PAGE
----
Built by packing conventional explosives with radioactive materials, a dirty bomb is primarily a psychological weapon, designed to induce chaos and panic by preying on the public’s fear of radiation. If especially potent radiological materials are used, a dirty bomb attack also has the potential to cause massive economic damage–trillions of dollars, under some plausible scenarios.

A troubling new report issued by the Government Accountability Office (GAO) in September 2005 (“DOD Should Evaluate Its Source Recovery Effort and Apply Lessons Learned to Future Recovery Missions”), suggests that the Iraq War may have elevated the dirty bomb threat by creating a window of opportunity for terrorists or others to steal from Iraq’s unprotected inventory of thousands of radiological sources that were used in a variety of industrial, medical, and other applications. Common sources include nuclear well-logging tools, used in oil exploration, and teletherapy devices, used to treat cancer. In the chaos that followed the fall of Baghdad, these sources were often left unguarded, making them attractive targets for sophisticated looters. (Even to the untrained eye, radiological sources may appear valuable, thereby attracting salvagers who may be unaware of the potential of their plunder. In 1987, for instance, scavengers in the Brazilian town of Goiania dismantled a radiotherapy machine containing cesium 137 and inadvertently contaminated hundreds of people and 40 city blocks.)

What’s especially frustrating about this mess is that the Defense Department knew prior to the invasion and occupation of Iraq that thousands of radiological sources were scattered across the country. Yet, the GAO concludes, the Pentagon “was not ready to collect and secure radiological sources in Iraq at the start of the hostilities in March 2003.” As a result, during the first six months of the conflict, Defense provided no guidance to commanders in the field on how to collect and secure radiological sources. Troops did not have the proper equipment or training and were forced to improvise. Even Defense’s 11-person Nuclear Disablement Team–sent to Iraq to deal with nuclear weapons facilities–lacked the proper equipment. The GAO described an instance where the team “had to move highly radioactive sources with an ice cooler that was lined with lead bricks.”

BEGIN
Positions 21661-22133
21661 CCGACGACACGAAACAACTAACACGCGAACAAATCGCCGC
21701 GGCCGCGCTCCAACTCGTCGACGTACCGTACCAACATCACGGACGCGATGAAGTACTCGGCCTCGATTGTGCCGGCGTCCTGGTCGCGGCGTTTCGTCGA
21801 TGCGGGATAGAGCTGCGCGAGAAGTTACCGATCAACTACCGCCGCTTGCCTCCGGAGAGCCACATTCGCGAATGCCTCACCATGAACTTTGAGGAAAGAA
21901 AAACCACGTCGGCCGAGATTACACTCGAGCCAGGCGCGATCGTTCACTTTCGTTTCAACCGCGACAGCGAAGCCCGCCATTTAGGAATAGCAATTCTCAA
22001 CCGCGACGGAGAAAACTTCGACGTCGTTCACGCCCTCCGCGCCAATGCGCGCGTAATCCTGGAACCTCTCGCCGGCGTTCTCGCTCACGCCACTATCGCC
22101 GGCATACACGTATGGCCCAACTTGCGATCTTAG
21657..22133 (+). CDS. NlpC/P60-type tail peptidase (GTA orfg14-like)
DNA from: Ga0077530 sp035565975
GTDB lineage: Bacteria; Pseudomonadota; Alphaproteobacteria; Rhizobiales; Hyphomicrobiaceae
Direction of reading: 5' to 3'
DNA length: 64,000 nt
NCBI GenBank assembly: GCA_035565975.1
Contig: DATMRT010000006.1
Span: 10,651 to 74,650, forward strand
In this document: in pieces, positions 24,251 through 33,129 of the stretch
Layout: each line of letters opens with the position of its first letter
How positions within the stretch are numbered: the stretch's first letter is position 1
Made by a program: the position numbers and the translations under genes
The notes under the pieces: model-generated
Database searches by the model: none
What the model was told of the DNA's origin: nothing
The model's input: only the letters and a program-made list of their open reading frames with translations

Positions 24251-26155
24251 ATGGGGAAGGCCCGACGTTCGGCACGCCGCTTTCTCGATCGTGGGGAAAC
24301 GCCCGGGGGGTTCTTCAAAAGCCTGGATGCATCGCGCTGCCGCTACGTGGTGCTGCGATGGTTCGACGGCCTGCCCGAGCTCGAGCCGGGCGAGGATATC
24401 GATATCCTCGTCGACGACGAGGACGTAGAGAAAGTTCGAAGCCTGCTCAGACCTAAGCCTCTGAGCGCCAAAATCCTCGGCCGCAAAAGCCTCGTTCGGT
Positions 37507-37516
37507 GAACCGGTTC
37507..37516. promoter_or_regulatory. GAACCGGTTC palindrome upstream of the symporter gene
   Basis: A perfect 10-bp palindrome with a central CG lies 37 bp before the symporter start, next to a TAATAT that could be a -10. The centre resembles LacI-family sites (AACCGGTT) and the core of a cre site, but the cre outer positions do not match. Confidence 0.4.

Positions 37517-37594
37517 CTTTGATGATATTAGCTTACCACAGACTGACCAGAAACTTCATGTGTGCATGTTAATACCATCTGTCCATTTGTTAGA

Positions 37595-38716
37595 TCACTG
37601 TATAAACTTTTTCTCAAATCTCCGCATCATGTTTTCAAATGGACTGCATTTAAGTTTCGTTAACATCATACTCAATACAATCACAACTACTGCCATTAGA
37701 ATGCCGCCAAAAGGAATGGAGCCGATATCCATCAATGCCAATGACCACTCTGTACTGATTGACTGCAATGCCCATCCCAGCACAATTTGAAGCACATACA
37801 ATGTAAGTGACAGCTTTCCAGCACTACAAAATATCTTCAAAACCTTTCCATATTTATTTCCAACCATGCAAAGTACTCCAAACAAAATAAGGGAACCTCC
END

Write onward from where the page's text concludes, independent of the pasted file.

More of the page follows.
The underlying cause of this chaos was the failure of the Pentagon to adequately consult and coordinate with other U.S. agencies–most notably, the Energy Department, which is the U.S. agency with the most expertise and experience in dealing with radiological sources. The Pentagon, acting through the Defense Threat Reduction Agency (DTRA), which is responsible for preventing the spread of unconventional weapons, didn’t begin coordinating with Energy until the month hostilities began. From that point, bureaucratic politics impeded progress. Such interagency friction–in this case, a series of technical and legal disputes–is perhaps unsurprising. What is especially remarkable, the GAO found, was the friction within Defense (between DTRA and the military) over something as basic as to what extent the military would provide security for DTRA and Energy technical experts working in the field.

By September 2003, according to the GAO, many of these problems appeared to have been resolved, enabling DTRA to collect and secure approximately 1,400 radiological sources in 140 collection missions and to verify the security of an additional 700 sources. The total number of sources remaining in Iraq is unknown, however, because Saddam Hussein’s regime did not keep comprehensive records. The State Department has helped Iraq create an Iraqi Radiological Source Regulatory Agency, and Energy and State are providing the fledgling agency with financial and technical assistance. It’s an impressive record of accomplishment, although it’s distressing that it took the Pentagon so long to get its act together.

The report is wanting in one crucial respect, however: It fails to detail why the Pentagon neglected to have a plan in place before the war. The GAO’s description of Defense’s slippage on potential radiological threats emanating from Iraq–its failure to anticipate looting, to provide troops with the right equipment, and to draw on the expertise of other agencies–would be an appropriate picture of Defense’s planning for the Iraq invasion writ large. What specific bureaucratic and political forces caused Defense to determine that Iraq’s radiological sources posed a threat, but then wait so long to act? It’s hard to believe that there’s not more to this story than interagency bickering.